Students and Dr Boyson
Sir: In his, at times, amusing survey of contemporary higher education, Dr. Rhodes Boyson once more calls for the replacement of student grants by loans. Whilst this is attractive on the premise that all new graduates walk smartly into well-paid executive posts, the reality, of course, is different.
A large proportion will spend several further years on low incomes training for professional qualifications, others may dedicate their lives to socially useful, but hardly well paid work. This country needs these people as well as the highly paid businessman and, in my opinion, the state should encourage, not discourage, them in their endeayours.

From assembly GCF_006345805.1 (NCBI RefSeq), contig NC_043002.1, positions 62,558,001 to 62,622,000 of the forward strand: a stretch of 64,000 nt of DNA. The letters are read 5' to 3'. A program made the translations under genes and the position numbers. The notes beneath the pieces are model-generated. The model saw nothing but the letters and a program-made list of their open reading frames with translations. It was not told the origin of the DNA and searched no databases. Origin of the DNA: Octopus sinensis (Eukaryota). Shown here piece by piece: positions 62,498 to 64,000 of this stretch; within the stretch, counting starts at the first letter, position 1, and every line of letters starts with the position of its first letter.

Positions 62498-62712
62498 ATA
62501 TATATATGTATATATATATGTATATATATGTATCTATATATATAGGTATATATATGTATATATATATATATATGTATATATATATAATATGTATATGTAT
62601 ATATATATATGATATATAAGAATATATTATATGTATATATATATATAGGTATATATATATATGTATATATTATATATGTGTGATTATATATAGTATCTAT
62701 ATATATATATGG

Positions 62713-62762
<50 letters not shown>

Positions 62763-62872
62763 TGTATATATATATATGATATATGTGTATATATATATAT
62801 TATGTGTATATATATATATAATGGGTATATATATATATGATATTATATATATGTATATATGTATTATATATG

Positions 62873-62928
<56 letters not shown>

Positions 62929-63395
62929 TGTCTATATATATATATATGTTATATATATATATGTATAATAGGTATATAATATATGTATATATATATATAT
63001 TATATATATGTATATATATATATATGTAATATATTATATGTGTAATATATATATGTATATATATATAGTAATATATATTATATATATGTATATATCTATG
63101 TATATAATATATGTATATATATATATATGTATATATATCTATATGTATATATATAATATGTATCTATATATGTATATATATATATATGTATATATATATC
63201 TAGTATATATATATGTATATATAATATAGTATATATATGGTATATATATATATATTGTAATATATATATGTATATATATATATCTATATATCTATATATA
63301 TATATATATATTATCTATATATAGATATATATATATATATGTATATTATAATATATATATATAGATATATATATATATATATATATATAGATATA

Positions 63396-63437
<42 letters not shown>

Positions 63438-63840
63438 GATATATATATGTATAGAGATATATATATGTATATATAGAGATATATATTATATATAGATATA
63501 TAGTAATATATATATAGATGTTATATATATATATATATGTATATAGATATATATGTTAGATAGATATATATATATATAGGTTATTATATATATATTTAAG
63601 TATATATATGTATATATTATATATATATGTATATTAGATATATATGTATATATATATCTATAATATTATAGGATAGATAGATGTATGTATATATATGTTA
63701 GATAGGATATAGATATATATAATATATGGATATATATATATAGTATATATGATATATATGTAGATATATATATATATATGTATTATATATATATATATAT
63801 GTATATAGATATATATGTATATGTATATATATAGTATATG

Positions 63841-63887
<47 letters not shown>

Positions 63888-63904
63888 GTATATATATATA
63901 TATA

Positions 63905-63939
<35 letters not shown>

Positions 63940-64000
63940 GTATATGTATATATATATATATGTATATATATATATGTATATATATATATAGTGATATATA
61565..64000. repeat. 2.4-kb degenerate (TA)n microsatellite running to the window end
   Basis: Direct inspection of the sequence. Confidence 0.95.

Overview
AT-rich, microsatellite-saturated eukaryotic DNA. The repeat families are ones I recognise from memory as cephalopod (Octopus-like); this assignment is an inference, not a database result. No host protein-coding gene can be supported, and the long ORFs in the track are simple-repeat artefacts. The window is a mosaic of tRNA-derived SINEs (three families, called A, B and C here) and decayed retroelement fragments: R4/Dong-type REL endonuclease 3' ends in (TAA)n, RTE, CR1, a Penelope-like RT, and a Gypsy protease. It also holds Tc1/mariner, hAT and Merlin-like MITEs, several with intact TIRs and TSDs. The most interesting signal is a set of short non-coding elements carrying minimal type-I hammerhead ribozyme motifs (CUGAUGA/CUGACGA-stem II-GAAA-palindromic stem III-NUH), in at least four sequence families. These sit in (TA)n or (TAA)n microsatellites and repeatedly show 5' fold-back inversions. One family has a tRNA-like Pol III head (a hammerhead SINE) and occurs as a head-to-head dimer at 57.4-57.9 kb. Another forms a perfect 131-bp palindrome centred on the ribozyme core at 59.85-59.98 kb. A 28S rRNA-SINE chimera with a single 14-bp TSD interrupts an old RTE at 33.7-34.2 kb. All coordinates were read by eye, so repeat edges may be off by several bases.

The graduate who is highly paid repays what society has given him many times over — both in terms of high taxation and the hard work he puts in to justify his level of remuneration.
Richard Reid 30 Love Lane, Pinner, Middx.
Sir: As a final-year student following a course in modern languages at the University of Bradford, 1 should like to advise Dr Boyson against making such sweeping generalisations as those Which appear in his article 'Advice to Young students'.
Those students who are accepted for the course consider themselves lucky, and with good reason, in view of the Very keen competition for places which exists. This necessarily means that high entry requirements are set. I myself Obtained three grade 'A' A-level passes, and it should be stressed that this is by no means exceptional.
I believe that any other students following the course, if they had seen this article, would be as angry as I am at being classified a "weaker student". Sue Marshall' Flat 7, 285 Manningham Lane, Bradford